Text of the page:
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The Hermit in the Woods

I met a hermit where a stream diverged,
passing the hours and the minutes of day
and honing his whit he stopped to stretch, and said—
‘young man, would you give me your hand,”
            at once, I noticed the nub of his wrist
buried in a ring of flowers—pegged
stem deep into his tattered jacket’s cuff,
and in such colors as golden yellow and red
to cause a moment in me to forget.

            Opening gin, he spoke:
‘always the paradigms,
always theory before the facts,
always the constant shifting of an eye
to this, and that, and to the other thing—
paradigms, paradigms.

We sure took a climb with Albert Einstein,
            we are the children of the times!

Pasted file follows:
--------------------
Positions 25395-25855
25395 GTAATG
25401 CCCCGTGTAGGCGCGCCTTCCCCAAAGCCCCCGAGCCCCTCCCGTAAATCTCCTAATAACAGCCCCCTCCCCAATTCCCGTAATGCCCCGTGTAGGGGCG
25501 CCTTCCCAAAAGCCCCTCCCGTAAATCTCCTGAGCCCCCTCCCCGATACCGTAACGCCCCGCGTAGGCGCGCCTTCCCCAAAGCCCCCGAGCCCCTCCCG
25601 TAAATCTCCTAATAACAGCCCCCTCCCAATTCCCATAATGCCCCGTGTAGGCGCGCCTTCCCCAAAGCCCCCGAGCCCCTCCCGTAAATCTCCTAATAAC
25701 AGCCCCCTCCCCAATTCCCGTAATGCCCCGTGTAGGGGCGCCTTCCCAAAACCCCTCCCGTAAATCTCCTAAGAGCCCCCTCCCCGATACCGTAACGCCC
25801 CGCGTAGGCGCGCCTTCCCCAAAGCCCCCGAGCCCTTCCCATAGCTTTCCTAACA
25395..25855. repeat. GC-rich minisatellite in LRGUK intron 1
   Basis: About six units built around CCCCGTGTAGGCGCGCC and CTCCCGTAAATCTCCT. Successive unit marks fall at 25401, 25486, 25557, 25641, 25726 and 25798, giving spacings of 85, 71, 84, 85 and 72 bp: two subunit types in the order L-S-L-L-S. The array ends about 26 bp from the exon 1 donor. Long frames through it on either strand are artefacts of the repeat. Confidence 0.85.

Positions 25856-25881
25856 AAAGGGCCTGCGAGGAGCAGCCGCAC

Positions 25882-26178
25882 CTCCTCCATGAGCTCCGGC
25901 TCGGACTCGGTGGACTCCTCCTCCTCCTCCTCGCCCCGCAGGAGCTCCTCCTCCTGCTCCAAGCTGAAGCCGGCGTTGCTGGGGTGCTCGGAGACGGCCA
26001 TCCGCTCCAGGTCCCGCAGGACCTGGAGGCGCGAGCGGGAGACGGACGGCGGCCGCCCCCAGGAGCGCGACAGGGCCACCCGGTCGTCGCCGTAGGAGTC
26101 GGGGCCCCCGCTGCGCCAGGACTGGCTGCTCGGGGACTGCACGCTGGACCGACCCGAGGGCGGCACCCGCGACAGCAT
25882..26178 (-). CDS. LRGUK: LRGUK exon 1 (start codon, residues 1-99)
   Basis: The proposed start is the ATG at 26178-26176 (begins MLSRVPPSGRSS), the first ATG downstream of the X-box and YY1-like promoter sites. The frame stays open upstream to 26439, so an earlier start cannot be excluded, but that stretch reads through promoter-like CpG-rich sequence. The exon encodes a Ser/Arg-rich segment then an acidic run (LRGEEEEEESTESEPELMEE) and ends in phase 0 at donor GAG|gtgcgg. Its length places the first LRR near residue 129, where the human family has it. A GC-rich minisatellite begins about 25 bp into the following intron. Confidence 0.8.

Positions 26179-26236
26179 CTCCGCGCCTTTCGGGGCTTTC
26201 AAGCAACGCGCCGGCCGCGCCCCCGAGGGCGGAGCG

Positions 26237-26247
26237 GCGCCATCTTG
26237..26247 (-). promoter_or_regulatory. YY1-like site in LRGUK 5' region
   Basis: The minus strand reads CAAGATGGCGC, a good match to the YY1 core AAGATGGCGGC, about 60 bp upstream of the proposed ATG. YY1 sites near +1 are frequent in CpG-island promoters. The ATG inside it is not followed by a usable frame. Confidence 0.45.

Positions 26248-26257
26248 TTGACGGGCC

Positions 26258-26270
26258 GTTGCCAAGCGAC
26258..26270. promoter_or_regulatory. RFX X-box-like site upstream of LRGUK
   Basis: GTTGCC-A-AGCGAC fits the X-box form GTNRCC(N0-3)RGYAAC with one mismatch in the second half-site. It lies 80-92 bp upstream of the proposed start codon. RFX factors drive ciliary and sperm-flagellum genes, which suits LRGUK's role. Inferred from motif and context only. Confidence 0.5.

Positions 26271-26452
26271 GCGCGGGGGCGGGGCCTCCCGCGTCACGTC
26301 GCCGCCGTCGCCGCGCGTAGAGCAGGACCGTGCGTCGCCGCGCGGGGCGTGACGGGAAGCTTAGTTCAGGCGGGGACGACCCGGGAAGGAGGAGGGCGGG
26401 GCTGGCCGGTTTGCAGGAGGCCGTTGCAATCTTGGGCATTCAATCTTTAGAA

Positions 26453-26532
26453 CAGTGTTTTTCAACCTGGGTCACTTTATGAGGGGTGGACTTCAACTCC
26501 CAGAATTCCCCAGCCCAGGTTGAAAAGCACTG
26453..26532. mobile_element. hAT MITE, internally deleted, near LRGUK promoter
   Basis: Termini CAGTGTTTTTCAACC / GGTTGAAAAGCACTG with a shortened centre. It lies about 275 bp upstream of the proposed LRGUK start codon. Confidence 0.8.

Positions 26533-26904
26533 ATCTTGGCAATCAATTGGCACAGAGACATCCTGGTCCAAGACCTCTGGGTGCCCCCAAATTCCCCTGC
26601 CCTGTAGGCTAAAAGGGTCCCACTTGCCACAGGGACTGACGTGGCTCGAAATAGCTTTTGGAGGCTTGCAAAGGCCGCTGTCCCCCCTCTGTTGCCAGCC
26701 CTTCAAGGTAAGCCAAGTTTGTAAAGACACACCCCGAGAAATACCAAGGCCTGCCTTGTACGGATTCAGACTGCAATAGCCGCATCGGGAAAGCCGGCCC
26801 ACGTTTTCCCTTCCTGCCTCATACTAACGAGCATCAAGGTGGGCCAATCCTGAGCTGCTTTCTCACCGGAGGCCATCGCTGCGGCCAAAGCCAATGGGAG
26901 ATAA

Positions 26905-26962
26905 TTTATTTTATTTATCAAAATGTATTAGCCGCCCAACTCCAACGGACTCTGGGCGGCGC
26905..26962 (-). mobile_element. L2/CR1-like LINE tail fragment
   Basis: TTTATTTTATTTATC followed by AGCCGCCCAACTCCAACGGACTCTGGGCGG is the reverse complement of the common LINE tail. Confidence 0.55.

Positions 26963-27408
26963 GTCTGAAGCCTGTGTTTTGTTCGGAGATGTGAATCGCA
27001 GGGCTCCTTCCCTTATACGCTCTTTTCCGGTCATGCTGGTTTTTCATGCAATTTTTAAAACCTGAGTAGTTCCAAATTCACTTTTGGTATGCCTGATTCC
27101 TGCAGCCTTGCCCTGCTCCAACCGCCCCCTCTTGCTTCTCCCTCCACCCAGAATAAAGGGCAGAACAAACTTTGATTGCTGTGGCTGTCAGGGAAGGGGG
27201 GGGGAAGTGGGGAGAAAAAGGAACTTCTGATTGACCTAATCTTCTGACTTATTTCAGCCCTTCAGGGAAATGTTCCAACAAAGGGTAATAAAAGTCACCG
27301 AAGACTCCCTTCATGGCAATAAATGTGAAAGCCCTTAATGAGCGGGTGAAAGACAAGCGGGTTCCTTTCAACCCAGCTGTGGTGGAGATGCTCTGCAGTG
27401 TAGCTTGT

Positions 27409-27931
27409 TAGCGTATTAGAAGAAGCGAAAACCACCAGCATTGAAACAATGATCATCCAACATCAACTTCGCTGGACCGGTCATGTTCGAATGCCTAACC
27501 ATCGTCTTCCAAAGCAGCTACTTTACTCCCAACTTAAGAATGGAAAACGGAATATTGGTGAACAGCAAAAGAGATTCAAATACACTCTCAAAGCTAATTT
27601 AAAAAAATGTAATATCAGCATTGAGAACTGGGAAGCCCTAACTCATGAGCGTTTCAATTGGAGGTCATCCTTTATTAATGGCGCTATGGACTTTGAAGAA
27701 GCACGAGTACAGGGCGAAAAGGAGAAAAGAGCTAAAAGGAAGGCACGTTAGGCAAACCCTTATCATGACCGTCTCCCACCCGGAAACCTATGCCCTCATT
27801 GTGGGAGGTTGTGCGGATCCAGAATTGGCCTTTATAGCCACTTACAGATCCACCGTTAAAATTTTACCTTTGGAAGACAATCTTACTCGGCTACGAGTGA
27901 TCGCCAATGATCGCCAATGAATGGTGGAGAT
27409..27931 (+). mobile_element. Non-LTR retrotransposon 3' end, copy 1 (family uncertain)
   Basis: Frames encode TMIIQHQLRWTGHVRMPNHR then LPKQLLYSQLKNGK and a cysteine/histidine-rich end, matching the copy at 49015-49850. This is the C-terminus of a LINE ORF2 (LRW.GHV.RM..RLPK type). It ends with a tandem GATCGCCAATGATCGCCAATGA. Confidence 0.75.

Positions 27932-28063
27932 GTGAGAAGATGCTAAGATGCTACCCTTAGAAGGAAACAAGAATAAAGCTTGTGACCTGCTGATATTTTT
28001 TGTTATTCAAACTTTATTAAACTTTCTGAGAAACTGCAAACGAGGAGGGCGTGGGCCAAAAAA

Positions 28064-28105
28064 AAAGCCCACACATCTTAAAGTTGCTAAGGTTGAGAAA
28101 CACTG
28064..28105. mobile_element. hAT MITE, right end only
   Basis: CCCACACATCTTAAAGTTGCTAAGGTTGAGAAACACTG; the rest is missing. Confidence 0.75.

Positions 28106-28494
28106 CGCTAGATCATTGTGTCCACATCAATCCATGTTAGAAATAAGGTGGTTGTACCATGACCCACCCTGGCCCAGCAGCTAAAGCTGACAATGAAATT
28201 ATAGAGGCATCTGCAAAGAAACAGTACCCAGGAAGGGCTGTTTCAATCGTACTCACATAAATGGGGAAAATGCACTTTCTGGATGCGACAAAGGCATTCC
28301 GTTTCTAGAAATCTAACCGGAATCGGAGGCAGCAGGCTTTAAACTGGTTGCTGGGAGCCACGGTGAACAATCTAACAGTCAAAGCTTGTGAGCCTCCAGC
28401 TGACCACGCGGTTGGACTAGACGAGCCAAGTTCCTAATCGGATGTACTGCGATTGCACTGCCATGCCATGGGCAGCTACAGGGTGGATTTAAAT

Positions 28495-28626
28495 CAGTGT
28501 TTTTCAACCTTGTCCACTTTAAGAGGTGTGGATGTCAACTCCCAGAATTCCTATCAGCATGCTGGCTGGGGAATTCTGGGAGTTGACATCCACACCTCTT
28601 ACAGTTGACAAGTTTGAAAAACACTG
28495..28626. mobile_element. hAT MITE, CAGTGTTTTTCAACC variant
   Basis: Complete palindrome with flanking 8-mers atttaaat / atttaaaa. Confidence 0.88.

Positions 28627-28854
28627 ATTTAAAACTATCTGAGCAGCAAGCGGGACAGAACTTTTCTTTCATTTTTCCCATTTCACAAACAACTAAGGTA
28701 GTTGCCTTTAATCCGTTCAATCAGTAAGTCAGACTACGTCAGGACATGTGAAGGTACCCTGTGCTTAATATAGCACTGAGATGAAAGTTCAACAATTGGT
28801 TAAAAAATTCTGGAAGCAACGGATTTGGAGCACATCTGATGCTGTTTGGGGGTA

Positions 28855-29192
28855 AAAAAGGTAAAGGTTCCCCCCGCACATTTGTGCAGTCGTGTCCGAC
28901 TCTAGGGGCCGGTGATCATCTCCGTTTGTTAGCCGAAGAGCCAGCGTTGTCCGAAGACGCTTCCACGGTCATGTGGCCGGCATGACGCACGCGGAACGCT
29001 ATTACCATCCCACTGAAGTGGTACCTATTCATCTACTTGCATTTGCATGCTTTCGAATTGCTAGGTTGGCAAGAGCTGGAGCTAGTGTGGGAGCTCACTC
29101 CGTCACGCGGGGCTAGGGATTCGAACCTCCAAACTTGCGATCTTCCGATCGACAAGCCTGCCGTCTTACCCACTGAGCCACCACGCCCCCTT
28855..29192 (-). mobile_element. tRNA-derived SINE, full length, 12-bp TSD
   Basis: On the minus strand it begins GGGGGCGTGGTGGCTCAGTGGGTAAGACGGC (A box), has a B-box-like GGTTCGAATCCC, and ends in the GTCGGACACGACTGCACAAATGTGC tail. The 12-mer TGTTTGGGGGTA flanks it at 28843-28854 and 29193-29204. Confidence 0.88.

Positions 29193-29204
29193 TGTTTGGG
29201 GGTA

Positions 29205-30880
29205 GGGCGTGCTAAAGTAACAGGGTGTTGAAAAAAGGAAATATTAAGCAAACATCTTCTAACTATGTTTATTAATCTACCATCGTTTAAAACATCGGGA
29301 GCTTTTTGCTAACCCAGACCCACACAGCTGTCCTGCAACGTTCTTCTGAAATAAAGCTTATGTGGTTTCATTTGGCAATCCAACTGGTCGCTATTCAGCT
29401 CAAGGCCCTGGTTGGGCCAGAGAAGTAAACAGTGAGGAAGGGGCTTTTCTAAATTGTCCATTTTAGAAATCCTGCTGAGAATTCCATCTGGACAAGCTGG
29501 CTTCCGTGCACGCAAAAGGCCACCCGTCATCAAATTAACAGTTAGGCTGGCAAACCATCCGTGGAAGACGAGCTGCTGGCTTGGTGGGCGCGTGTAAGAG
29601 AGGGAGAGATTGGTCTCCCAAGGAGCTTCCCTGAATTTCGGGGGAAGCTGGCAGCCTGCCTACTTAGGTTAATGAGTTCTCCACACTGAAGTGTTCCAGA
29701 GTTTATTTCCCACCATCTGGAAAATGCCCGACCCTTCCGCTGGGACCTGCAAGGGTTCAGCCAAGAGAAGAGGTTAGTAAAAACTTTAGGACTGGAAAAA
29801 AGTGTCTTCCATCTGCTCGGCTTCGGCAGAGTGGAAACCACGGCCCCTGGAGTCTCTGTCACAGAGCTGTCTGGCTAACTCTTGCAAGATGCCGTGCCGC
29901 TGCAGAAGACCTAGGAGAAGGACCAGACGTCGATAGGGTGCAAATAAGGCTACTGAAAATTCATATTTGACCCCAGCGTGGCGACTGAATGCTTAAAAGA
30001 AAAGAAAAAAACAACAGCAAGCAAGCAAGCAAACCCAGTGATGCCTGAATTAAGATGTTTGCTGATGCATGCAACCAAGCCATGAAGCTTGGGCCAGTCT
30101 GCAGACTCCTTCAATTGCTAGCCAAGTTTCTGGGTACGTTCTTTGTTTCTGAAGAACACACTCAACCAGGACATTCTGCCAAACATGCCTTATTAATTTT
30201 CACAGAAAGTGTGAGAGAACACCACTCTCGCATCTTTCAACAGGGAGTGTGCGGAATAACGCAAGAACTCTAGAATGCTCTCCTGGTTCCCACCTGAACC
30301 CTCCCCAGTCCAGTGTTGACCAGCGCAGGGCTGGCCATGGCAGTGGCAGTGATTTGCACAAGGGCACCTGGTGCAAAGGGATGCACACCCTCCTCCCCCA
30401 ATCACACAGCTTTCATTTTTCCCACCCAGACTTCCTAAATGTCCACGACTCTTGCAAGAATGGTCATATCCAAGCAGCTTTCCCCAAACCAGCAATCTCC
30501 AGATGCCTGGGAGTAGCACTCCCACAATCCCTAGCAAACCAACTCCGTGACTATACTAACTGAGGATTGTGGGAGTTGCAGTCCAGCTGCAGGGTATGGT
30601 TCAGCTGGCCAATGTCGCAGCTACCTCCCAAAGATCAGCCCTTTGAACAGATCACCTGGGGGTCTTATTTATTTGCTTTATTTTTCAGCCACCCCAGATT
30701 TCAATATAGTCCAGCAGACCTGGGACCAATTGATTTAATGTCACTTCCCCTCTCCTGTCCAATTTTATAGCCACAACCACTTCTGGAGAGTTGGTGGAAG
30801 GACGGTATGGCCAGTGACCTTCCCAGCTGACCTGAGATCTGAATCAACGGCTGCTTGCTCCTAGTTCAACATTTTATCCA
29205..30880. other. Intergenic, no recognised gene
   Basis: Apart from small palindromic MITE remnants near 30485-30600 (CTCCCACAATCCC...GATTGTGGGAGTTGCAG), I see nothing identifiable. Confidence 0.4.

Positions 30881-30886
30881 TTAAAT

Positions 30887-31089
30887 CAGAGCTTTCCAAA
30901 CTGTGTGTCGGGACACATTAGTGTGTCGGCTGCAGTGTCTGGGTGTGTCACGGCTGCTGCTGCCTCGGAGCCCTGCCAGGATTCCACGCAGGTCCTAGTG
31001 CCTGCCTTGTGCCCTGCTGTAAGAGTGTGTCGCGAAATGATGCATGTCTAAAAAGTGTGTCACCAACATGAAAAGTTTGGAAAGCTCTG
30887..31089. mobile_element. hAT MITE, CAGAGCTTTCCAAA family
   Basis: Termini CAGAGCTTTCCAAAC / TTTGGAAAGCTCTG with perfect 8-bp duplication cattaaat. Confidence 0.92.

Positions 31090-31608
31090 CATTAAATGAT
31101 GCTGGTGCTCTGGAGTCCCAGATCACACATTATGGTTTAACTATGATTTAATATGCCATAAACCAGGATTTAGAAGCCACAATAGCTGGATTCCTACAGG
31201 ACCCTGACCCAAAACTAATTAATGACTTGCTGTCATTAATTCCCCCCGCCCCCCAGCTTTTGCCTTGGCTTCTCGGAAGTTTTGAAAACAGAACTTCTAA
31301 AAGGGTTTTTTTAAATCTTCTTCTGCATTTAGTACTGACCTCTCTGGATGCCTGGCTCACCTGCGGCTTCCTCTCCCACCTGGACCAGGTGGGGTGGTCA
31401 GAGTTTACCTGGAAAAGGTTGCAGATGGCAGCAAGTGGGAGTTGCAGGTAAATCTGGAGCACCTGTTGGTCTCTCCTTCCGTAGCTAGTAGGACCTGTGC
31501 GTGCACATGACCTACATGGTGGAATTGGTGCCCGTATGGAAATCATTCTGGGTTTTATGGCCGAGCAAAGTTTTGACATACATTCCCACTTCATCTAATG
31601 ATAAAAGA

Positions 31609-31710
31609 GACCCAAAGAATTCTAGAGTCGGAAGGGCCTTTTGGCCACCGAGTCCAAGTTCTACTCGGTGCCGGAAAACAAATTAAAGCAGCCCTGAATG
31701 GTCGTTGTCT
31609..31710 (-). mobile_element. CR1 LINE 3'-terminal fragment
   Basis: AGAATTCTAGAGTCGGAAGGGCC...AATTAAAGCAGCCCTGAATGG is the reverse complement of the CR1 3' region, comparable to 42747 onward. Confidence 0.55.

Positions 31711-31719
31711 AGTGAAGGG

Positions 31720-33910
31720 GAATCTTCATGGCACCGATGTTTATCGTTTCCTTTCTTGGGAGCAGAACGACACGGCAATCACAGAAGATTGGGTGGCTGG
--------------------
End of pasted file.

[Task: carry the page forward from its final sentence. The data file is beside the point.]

one day the earth is flat,
one day we’re cast of clay,
one day we’re kindred of the birds,
            the next we are two snakes entwined
for millions and billions of years
until two thumbs rose from the inanimate muck.

And, have you heard the worlds a globe,
and that the plates really don’t sub-duct?
            always, always the constant shift—
paradigms, paradigms.

My boy, this hand of mine is better gone,
because, as joyous twist to your distaste
my flowered wrist has saved me twice
once from the shifting eye of public mind,
once from the collapse of worldly things,
the loss of house, my car, my silly life,
my beliefs, my paradigms.

My decent into the trees, not madness,
or the lopping of my wrist, has saved me
from cities collapsing as paradigms
and brought me to these woods
as unchanged as noble pines.’

Not wanting to be rude,
I lowered my eyes and went along,
I could not bear to tell the truth
that all the cities had already burnt
in nuclear explosions that pocked the earth.
I just smiled and went about my way,
knowing what his wrist had really saved.

© J.P.V. ∞

Spoken word version of the poem – Hermit in the Woods

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